Postal workers protest privatization at Staples - Baltimore Post-ExaminerBaltimore Post-Examiner

Postal workers protest privatization at Staples

Protesting Staples

Members of the American Postal Workers Union staged a spirited protest  Thursday at a Staples store located in Baltimore. This was one of more than 50 rallies held  by union members, taking place at 80 Staples stores in 27 states across the country. A few local social justice activists also joined in support of the union.

The purpose of the demonstrations was to draw attention to a supposed “sweetheart deal” between the U.S. Postal Service and Staples, Inc., [an office supply company]. The union fears this deal will end up “privatizing USPS retail services and replacing good, living-wage postal jobs with low-wage, high-turnover jobs.”

Courtney Jenkins protesting outside of Staples in Baltimore.

Courtney Jenkins protesting outside of Staples in Baltimore.

A publicly owned and operated postal service pre-dates the founding of the American Republic. Thursday’s union activism was all part of a “National Day of Action.”

Ever since the presidency of Ronald Reagan, the idea of taking public assets, like schools and prisons, and turning them over to private corporations to run, has taken hold. Recently, the City of Chicago leased its parking meters to a private company for 75 years. Parking under the old system cost .25 cents an hour, now it costs a whopping $5.75 an hour!

The USPS insists the agreement is only a “pilot program,” under which it plans to operate 82 “postal counters” in Staples stores, staffed by their own employees. It’s no secret that Staples has been struggling lately. It has announced plans to close 225 of its stores by the year 2015.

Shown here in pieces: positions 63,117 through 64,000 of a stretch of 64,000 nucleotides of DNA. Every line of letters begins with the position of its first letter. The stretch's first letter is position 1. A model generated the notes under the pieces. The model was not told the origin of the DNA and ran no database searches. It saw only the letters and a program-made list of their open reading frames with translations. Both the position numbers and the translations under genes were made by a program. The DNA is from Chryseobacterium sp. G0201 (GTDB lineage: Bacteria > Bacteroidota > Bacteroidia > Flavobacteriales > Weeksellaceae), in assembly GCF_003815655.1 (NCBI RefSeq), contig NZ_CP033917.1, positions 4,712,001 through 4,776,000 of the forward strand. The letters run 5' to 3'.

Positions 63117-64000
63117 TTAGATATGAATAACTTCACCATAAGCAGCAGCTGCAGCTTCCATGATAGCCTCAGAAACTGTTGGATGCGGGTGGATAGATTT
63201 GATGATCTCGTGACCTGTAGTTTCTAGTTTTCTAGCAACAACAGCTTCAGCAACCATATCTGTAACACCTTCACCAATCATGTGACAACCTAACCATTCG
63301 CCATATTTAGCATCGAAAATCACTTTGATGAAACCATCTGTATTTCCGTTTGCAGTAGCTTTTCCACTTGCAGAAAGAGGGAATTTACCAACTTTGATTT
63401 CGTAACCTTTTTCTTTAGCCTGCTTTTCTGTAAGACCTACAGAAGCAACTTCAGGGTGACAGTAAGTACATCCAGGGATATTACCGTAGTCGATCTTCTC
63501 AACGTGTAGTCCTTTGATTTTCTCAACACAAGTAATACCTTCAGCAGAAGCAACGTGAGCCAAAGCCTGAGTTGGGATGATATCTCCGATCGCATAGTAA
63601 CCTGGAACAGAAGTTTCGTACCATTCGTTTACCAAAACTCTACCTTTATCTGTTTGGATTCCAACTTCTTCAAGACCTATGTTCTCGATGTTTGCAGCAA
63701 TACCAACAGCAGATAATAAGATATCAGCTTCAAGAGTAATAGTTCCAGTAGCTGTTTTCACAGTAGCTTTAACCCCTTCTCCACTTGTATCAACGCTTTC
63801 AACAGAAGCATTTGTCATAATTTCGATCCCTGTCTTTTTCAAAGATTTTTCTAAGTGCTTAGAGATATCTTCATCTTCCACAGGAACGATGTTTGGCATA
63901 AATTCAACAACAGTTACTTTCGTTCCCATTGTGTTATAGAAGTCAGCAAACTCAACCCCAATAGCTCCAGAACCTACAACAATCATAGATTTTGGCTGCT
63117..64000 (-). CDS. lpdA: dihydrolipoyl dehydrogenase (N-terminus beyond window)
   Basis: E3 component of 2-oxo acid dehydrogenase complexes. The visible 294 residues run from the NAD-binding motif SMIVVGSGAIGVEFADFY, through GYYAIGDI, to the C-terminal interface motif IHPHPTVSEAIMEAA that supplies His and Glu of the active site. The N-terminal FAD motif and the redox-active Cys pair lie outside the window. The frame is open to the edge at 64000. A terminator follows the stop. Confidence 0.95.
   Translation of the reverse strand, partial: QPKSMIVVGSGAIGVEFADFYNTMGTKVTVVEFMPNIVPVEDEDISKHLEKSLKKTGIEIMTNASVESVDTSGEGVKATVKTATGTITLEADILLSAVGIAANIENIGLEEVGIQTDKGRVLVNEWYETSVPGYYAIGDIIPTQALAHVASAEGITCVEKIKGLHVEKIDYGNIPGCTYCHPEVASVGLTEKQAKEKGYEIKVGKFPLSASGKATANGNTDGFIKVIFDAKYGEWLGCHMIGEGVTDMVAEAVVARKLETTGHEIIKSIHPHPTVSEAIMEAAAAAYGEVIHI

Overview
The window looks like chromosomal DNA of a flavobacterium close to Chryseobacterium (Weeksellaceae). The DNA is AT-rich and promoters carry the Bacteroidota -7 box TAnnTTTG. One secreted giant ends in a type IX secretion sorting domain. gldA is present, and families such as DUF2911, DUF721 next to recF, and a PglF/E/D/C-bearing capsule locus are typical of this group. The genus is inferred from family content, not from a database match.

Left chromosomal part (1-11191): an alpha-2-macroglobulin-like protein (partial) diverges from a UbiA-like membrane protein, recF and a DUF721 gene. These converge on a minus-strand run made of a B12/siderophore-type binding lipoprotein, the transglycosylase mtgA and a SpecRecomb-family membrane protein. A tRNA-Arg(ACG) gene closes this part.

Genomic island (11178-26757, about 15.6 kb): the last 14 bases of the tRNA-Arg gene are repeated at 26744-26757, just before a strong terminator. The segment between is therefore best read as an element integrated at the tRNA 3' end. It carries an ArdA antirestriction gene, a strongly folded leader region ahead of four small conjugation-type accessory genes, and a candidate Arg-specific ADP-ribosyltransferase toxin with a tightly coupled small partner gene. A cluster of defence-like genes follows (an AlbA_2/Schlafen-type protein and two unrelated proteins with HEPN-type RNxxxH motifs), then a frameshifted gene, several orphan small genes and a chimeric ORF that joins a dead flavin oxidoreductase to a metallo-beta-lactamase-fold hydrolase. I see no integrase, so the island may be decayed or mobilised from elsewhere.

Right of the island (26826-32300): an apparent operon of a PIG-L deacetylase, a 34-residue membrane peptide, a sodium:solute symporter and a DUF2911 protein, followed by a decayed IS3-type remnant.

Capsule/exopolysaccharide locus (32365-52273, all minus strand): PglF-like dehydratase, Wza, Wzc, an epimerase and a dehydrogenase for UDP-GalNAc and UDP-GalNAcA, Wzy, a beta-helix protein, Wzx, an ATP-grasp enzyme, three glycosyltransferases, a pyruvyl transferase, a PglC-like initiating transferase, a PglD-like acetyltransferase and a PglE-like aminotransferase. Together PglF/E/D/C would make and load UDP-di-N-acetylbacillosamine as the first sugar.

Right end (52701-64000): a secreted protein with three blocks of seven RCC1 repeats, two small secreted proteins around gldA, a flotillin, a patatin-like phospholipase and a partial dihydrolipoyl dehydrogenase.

Please see my Facebook page for more photos.

Speaking on camera about this controversy are: Tom Dodge of the “Community and Postal Workers United” and Courtney Jenkins, a postal worker.

 


About the author

Bill Hughes

Bill Hughes is a native of Baltimore. He’s an attorney, author, professional actor and hobbyist photographer. In his salad days, he worked on the docks as a longshoreman. Bill also played on three championship soccer teams: sandlot with Jules Morstein; high school at Calvert Hall; and college at the University of Baltimore. Contact the author.
COMMENT POLICY
  • Yale U

    postal service is on life support and still requires taxpayer funding.

    I say go for it; we are already too deep in debt and cant keep spending like its 1990

  • Chicago Guy

    Great article! I just had one thought though regarding the use of Chicago parking meter privatization as an example against the private sector.

    There were certainly problems with the sale of the business, mainly in that it was sold for hardly anything. That being said, while it is more expensive, it’s actually much easier to find parking in Chicago now. Because people park for shorter amounts of time now, more people are able to get in an out of the city to take care of their errands, business, etc. Once the initial political scandal is over I think the system will ultimately turn out to be more efficient.

  • hoot

    I don’t like the service at a restaurant, eat somewhere else. I don’t like my job, get a new one. I don’t like where I live, move. I don’t like the service at a post office, go to staples. See the trend. Maybe if the post office didn’t employ so much dead beat, slow, and lazy people, they wouldn’t have this problem. They are overpaid and useless.

  • rocketman21

    Good way to union your self out of a job.

  • glm 3914

    Hmmmm…. I wonder if the Staples employee’s will treat me better than the grouchy, bitter beer faces at the post office?

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